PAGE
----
5 Interesting Things You May Not Have Known About Giant Tortoises

The giant tortoises that inhabit particular tropical islands are, in many ways, emblematic of those places. They often develop into giant specimens, capable of reaching a length of four feet and a weight of up to 300 kilogrammes. The Seychelles, the Mascarenes, and the Galapagos are home to or have been home to these lizards in the past.


Around 250 million years ago, a group of reptiles that these creatures belong to first made its appearance on Earth. Around 70 or 80 million years ago, during the Upper Cretaceous, some had already reached their full size. Tortoises first arrived in the Galapagos Islands around one million years ago. Around 100,000 years ago, the majority of the huge species started becoming extinct one by one. There were at least 20 species and subspecies on the islands of the Indian Ocean just 250 years ago, and there were 14 or 15 subspecies in the Galapagos Islands.


Buccaneers who preyed on Spanish treasure ships visited the Galapagos Islands throughout the 16th and 17th centuries. It was an easy method to stock up on food by filling a ship’s hold with tortoises, a practise that was perpetuated by whalers in the years that followed: “whaling skippers were almost poetic in their admiration of tortoise flesh, terming it much more delectable than chicken, swine, or beef.” They said that the flesh of the gigantic tortoise was “succulent meat” and that the oil from their bodies was as pure as butter. However, the greatest part was that the giants could hibernate in the moist environment of a ship for at least a year.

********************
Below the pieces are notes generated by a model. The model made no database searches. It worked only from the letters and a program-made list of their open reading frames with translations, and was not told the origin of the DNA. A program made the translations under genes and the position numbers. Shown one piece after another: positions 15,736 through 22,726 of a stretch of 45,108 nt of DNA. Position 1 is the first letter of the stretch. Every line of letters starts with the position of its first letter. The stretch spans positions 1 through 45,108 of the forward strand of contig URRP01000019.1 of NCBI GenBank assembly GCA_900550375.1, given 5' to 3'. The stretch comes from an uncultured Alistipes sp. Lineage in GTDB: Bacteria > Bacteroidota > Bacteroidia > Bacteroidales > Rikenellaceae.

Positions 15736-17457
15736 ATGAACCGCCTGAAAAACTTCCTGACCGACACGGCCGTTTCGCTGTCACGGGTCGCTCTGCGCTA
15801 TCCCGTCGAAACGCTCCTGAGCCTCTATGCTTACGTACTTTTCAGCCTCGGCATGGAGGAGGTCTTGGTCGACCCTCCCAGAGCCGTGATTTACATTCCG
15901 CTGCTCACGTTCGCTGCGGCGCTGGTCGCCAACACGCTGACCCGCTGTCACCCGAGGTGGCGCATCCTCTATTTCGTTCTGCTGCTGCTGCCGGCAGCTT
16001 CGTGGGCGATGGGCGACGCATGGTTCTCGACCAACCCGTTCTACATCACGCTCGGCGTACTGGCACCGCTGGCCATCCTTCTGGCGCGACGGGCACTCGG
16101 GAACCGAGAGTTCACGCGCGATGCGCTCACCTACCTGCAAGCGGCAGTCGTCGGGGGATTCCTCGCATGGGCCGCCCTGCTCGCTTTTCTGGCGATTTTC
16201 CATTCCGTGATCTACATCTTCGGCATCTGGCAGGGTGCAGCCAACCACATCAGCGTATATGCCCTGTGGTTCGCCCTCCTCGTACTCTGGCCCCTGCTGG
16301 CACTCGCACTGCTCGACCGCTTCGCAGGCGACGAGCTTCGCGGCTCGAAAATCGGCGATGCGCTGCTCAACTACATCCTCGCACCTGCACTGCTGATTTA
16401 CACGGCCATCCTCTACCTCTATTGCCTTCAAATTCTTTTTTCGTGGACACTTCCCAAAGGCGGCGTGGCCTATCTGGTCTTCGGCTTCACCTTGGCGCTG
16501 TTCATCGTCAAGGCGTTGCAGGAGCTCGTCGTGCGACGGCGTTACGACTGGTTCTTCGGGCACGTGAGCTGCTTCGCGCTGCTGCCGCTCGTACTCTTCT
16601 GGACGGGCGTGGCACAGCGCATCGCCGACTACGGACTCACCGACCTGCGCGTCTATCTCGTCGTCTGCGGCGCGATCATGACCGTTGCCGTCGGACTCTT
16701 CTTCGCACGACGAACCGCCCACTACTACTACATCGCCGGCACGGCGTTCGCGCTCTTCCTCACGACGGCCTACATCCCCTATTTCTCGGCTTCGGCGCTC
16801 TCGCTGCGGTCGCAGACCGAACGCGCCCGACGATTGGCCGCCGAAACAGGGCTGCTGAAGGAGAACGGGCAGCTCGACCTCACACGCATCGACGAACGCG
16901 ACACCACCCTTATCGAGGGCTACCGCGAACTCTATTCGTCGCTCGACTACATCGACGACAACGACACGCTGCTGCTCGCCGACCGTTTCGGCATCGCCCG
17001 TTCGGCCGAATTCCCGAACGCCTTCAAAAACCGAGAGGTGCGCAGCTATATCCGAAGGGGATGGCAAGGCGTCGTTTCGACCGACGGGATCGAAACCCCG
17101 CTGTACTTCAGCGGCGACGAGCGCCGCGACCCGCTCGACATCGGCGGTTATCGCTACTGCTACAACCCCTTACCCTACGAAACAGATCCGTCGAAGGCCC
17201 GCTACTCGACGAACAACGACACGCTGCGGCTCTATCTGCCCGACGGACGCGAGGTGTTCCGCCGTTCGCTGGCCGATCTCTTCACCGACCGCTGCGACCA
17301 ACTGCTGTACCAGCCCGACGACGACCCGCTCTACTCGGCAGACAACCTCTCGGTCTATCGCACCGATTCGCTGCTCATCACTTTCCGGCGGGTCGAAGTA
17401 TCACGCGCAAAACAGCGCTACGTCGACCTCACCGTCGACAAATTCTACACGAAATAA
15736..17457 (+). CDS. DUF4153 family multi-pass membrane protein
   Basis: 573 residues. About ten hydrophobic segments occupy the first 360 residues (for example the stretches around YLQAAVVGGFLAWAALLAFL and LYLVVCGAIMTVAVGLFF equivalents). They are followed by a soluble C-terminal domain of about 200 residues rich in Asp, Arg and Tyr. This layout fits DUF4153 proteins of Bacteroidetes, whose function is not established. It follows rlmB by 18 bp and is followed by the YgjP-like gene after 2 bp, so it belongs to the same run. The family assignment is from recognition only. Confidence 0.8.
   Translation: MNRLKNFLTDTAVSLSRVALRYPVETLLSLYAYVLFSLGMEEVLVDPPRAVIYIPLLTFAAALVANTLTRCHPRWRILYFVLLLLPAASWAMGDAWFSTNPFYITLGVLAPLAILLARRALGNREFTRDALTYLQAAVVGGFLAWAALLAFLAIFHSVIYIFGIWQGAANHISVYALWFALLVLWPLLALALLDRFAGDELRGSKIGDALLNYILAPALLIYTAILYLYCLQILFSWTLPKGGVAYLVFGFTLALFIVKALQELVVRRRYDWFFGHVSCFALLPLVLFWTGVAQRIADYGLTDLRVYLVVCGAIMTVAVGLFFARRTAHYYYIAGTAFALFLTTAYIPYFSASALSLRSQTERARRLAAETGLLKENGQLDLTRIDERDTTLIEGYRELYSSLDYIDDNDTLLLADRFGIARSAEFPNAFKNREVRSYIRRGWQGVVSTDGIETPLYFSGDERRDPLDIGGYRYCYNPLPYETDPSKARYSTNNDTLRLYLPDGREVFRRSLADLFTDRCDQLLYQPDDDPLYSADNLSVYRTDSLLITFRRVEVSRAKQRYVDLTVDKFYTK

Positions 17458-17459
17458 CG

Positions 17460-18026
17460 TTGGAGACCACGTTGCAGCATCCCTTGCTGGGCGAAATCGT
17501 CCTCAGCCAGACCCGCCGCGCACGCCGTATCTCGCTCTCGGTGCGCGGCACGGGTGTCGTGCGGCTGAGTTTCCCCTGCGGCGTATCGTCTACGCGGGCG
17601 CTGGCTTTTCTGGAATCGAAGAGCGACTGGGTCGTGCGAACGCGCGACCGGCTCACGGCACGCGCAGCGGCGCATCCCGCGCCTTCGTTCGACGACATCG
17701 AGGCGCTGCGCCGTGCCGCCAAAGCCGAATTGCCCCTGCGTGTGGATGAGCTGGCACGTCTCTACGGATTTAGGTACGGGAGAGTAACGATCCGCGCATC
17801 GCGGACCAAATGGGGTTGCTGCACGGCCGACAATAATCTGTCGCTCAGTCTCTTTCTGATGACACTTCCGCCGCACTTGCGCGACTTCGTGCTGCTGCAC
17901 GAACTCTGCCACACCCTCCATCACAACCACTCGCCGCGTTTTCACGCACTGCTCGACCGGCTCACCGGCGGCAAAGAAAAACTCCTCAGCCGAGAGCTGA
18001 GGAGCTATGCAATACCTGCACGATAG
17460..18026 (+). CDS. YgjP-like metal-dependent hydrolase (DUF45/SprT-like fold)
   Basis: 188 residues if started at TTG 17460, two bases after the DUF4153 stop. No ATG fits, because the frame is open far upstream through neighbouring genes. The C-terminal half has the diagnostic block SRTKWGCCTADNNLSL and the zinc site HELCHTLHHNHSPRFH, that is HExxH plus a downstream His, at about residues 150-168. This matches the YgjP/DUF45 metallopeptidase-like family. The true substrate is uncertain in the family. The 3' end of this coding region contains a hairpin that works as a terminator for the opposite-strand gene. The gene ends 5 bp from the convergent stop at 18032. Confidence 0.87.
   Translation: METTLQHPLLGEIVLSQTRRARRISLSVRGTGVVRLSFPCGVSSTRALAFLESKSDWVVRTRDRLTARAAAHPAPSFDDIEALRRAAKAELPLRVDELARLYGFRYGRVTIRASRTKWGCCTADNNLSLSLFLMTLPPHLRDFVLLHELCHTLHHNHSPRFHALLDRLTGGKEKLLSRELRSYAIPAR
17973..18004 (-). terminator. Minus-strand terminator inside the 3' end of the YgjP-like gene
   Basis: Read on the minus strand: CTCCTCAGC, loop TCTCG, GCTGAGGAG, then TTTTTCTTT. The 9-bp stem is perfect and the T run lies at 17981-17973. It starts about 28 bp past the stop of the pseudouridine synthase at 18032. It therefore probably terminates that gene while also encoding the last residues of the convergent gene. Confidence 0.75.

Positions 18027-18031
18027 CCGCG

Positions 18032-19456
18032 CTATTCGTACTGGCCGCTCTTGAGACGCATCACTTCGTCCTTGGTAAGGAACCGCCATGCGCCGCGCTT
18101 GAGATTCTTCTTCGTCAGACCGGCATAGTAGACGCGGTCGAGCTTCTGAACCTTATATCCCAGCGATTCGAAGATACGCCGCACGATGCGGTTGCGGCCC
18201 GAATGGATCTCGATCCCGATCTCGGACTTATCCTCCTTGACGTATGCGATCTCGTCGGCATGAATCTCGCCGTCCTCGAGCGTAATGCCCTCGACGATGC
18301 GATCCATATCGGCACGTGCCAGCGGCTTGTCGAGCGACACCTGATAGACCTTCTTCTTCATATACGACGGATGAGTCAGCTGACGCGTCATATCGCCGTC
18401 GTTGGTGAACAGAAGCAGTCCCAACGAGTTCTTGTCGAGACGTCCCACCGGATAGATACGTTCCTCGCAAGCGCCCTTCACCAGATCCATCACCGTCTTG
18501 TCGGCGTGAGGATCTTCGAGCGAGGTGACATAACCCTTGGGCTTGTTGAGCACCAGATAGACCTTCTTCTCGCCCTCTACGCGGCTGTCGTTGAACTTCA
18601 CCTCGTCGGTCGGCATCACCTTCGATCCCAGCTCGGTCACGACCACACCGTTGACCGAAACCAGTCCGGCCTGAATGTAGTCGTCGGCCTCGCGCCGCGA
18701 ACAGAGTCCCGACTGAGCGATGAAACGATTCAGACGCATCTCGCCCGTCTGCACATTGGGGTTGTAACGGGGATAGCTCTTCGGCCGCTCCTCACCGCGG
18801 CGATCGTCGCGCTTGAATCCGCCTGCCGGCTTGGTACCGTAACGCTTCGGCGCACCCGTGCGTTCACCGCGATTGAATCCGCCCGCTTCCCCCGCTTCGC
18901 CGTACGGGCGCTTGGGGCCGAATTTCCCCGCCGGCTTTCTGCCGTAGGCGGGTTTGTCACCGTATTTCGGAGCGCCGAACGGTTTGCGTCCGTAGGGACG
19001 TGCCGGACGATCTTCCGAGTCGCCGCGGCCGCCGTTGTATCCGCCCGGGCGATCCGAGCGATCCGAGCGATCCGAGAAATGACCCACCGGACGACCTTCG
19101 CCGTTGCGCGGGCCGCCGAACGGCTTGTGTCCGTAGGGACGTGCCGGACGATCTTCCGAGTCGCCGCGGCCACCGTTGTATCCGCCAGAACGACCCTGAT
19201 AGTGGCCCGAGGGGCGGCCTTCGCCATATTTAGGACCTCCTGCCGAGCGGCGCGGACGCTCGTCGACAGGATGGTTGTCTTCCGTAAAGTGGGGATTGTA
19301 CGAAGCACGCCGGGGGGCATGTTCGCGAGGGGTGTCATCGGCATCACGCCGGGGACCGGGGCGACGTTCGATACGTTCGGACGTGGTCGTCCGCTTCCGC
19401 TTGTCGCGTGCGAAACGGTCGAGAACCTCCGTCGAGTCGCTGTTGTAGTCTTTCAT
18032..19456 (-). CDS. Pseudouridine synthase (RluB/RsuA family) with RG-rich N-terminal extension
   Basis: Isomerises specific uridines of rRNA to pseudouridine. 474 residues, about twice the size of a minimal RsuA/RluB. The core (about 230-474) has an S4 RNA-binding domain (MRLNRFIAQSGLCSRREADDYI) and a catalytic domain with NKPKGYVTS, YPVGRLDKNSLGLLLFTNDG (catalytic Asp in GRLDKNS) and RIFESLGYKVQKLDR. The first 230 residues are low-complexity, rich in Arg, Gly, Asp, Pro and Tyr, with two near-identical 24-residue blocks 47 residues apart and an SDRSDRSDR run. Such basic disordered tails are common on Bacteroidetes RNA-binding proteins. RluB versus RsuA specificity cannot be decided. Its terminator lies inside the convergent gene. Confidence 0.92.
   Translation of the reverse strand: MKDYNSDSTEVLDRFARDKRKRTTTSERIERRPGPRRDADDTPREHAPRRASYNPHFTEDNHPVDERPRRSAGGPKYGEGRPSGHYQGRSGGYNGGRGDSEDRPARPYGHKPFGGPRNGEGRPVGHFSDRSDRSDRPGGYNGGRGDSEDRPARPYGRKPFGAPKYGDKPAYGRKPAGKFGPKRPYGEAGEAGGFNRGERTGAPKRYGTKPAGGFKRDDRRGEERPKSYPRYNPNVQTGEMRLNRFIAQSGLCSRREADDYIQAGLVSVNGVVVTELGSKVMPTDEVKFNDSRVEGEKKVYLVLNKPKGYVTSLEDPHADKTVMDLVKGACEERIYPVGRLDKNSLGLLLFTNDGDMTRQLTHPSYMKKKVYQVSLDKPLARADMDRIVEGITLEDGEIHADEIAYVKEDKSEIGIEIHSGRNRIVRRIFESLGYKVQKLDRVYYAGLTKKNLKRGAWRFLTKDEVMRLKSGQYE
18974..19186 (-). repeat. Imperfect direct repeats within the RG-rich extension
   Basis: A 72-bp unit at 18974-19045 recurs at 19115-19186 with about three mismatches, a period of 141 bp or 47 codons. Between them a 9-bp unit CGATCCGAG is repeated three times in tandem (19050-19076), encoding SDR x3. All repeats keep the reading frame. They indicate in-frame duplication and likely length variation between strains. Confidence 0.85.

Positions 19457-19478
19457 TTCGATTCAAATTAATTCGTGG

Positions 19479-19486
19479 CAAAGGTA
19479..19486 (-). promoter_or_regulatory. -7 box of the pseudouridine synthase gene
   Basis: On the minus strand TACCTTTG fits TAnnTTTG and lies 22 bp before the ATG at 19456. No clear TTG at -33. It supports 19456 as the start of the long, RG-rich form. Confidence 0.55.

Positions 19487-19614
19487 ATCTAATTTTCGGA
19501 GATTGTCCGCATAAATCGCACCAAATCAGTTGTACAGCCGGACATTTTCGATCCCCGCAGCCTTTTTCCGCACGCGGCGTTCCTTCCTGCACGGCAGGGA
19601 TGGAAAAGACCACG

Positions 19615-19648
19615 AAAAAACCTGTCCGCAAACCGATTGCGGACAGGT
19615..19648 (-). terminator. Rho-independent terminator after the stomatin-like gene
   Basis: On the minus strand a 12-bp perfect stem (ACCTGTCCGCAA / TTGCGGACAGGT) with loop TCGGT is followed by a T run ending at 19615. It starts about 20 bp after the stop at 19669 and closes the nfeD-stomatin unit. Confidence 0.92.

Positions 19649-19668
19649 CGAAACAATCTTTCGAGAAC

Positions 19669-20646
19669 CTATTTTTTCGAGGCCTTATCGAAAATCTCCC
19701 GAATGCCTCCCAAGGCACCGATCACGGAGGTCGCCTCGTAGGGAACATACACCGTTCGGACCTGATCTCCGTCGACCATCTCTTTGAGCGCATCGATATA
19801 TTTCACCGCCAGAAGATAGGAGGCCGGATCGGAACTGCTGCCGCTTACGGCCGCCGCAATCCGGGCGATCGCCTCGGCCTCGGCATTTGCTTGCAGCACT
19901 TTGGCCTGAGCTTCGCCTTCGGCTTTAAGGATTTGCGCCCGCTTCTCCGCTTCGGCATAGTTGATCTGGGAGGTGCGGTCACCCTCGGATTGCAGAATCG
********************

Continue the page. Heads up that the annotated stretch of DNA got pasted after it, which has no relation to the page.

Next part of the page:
Only one of the Indian Ocean’s species still exists in the wild today, and that is the Aldabra giant tortoise. Two more are said to exist in captive or re-released populations, but some genetic studies have cast doubt on the validity of these as separate species. The Galapagos Islands are home to 11 subspecies of tortoises, but they are the only place in the world where they are found.


Aldabra Atoll in the Seychelles is home to around 150,000 people, making it the location with the biggest population on the planet at the present time. Despite their apparent similarities, the tortoises really represent two distinct lines of evolutionary descent. The tortoises that live in the Seychelles, Mascarenes, and Galapagos originated in adjacent Madagascar, whereas the Galapagos tortoises originated in nearby Ecuador.


The average lifetime of a giant tortoise is over 100 years, making it one of the longest-living creatures on earth. Giant tortoises are found all over the planet. When she passed away in Tonga in 1965, the Madagascar radiated tortoise Tu’i Malila had reached the age of 188. It was initially believed that Harriet was one of the three Galapagos tortoises brought back to England from Charles Darwin’s Beagle voyage. However, it was later shown that Harriet was actually from an island that was never even visited by Darwin. Harriet passed away in 2006, and the Australia Zoo reported that she had lived for 176 years. Additionally, an Aldabra gigantic tortoise by the name of Adwaita passed away on March 23, 2006 in the Alipore Zoological Gardens in Kolkata.
It is estimated that he had lived somewhere about 255 years by the time he was donated to the zoo in the 1870s after having been acquired from the estate of Lord Robert Clive. They were captured and murdered for food in such enormous numbers at the time of its discovery that by the year 1900, they had almost completely vanished from the face of the earth. Giant tortoises are currently subject to stringent conservation legislation and are recognised as a species that is in danger of extinction.

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